"Joseph Conrad and the Orient explores Conrad's perception and construction of the Orient in his Malay fiction. While it entertains a sustained dialogue with past and recent studies of Conrad's handling of colonial cross-cultural encounters, imperial ideology and race politics, this collection of original essays continues the debates on these key issues. The authors adopt a variety of critical and methodological perspectives--socio-political, anthropological, philosophical, postcolonial, poststructuralist, historical, and linguistic--in order to investigate the richness, complexity and multi-dimensional character of Conrad's work. Overall, these approaches seek to enlighten Conrad's deep engagement with the East, not only as a crucial source of fictional material, but also as a polyphonic discursive space, a cultural and racial Other, an ideological construct, and a site of Western struggle for global commercial hegemony and native anti-colonial resistance."
"Who is a more authoritative source of information--the person who experiences it firsthand, or a more 'impartial' authority? In the late nineteenth century, testimony became a common feature of literary works both fact and fiction. But with the rise of new journalism, the power of testimony could be undermined by anonymous, institutional voices--a Victorian subversion which continues to this day. Testimony on Trial examines the conflicts over testimony through the eyes of two of its major combatants, Joseph Conrad and Henry James. Brian Artese finds a direct inspiration for "Heart of Darkness" in the anti-testimonial scheming of Henry Morton Stanley and the New York Herald. Through readings of works including Lord Jim and The Portrait of a Lady, Artese seeks to demonstrate how the cultural conditions that worked against testimony fed into a nascent conflict about the meaning of modernism itself."
"Conrad’s Secrets explores various secrets relevant to Conrad’s fiction--trade secrets, sexual secrets, urban secrets, medical secrets and naval secrets. It seeks to recovers lost or less familiar areas of knowledge as necessary contexts for that fiction--Malay trade, Victorian anarchism, policing in Victorian London, financial and sexual scandals, for example--and attempts to show how these form part of the texture of Conrad’s work. Conrad’s Secrets advocates and enacts an historical formalist approach that, among other things, looks to show how Conrad’s Malay tales are differentiated from adventure romance; that seeks to throw a new light on Conrad’s use of Marlow as narrator; that attempts to provide a thickly contextualized reading of The Secret Agent; and tries to recover a neglected aspect of Conrad’s writing career--as a writer of World War I fiction."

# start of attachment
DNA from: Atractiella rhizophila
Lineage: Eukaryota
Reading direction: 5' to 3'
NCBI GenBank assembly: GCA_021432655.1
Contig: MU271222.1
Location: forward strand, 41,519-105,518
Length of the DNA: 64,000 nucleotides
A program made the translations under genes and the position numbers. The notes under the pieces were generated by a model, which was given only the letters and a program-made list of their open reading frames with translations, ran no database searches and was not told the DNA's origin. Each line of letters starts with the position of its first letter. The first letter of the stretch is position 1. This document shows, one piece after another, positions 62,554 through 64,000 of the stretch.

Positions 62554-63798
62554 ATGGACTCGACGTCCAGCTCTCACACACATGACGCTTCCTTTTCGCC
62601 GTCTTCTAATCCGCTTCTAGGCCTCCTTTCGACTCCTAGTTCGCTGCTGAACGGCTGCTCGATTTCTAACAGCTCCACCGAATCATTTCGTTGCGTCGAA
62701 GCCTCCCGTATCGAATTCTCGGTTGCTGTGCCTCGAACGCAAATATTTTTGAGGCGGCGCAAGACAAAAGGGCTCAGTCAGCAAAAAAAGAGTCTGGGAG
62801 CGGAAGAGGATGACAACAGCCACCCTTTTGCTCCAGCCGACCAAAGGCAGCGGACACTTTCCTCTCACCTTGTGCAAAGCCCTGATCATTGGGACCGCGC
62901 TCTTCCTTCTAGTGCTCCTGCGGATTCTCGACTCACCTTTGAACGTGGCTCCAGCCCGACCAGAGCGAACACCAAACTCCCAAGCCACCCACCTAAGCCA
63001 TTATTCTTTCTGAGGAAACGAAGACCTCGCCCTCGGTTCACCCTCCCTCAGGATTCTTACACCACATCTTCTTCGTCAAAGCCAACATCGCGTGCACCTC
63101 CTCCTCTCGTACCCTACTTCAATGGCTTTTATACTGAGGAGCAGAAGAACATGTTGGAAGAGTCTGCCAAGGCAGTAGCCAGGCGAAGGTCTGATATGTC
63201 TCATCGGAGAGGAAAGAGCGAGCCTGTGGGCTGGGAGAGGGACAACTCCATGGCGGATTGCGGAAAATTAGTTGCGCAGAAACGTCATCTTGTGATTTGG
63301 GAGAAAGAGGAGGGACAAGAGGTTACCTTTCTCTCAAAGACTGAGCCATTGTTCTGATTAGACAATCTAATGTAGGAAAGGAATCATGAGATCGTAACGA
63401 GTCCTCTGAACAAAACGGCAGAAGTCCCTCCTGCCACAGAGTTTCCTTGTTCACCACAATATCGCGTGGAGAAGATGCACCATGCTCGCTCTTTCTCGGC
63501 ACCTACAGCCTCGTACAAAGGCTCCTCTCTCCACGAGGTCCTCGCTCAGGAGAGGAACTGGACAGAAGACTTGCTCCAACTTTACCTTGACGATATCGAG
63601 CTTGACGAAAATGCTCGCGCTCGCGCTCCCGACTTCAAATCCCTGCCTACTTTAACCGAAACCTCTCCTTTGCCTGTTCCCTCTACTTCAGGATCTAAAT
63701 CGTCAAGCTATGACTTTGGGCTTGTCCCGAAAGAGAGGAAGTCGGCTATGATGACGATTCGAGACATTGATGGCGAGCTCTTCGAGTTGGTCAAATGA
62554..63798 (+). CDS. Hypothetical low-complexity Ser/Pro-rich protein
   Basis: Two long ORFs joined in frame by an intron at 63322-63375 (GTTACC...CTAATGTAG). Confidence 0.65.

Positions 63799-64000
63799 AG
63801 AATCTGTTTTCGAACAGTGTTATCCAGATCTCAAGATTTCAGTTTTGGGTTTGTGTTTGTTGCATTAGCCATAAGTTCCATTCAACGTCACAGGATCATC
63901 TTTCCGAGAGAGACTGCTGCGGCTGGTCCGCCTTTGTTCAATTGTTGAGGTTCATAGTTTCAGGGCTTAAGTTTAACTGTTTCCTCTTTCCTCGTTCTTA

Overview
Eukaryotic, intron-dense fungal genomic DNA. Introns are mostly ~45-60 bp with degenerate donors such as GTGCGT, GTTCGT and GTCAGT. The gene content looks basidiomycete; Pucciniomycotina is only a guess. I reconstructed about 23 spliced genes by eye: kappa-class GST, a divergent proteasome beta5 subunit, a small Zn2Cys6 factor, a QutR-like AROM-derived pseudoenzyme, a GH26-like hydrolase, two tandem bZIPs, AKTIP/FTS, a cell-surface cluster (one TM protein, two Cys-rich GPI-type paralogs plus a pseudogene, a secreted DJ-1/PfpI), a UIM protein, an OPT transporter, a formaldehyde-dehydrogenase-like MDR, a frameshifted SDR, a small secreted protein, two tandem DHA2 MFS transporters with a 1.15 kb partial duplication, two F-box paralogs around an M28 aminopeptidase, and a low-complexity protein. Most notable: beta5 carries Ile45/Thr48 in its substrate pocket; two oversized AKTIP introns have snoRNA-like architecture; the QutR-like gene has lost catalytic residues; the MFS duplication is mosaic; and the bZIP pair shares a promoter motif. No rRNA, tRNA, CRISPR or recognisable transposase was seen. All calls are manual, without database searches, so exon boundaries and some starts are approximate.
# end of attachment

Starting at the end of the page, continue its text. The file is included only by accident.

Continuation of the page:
"With its innovative narrative structure and its controversial explorations of race, gender and empire, Joseph Conrad’s Heart of Darkness is a landmark of 20th century literature. This book brings together leading scholars to explore the full range of contemporary philosophical and critical responses to the text. Conrad’s Heart of Darkness and Contemporary Thought includes the first publication in English of philosopher Philippe Lacoue-Labarthe’s essay, 'The Horror of the West', described by J. Hillis Miller as 'a major essay on Conrad’s novel. One of the best ever written.' In the company of Lacoue-Labarthe, leading scholars explore new readings of Conrad’s text from a multiplicity of theoretical perspectives, including deconstructive, psychoanalytic and postcolonial approaches"
“Joseph Conrad: Contemporary Reviews looks to fill a significant void in Conrad scholarship. A resource both to Conrad specialists and to students of literary Modernism, this four-volume collection seeks to provide as complete as possible a view of the contemporary reception of the writer's works in the English-speaking world. The reviews cover all of Conrad's writings from Almayer's Folly (1895) to the posthumously published Last Essays (1926). The volumes also take into their purview the collaborations with Ford Madox Ford. Found here are evaluations by journalists as well as by creative writers, the latter including H. G. Wells, Katherine Mansfield, Walter de la Mare and Virginia Woolf. The volumes offer insights into early twentieth-century reviewing practices, the marketing of 'literary' fiction and the wide interest in such writing, as reviews of Conrad's work regularly appeared in provincial and colonial newspapers.”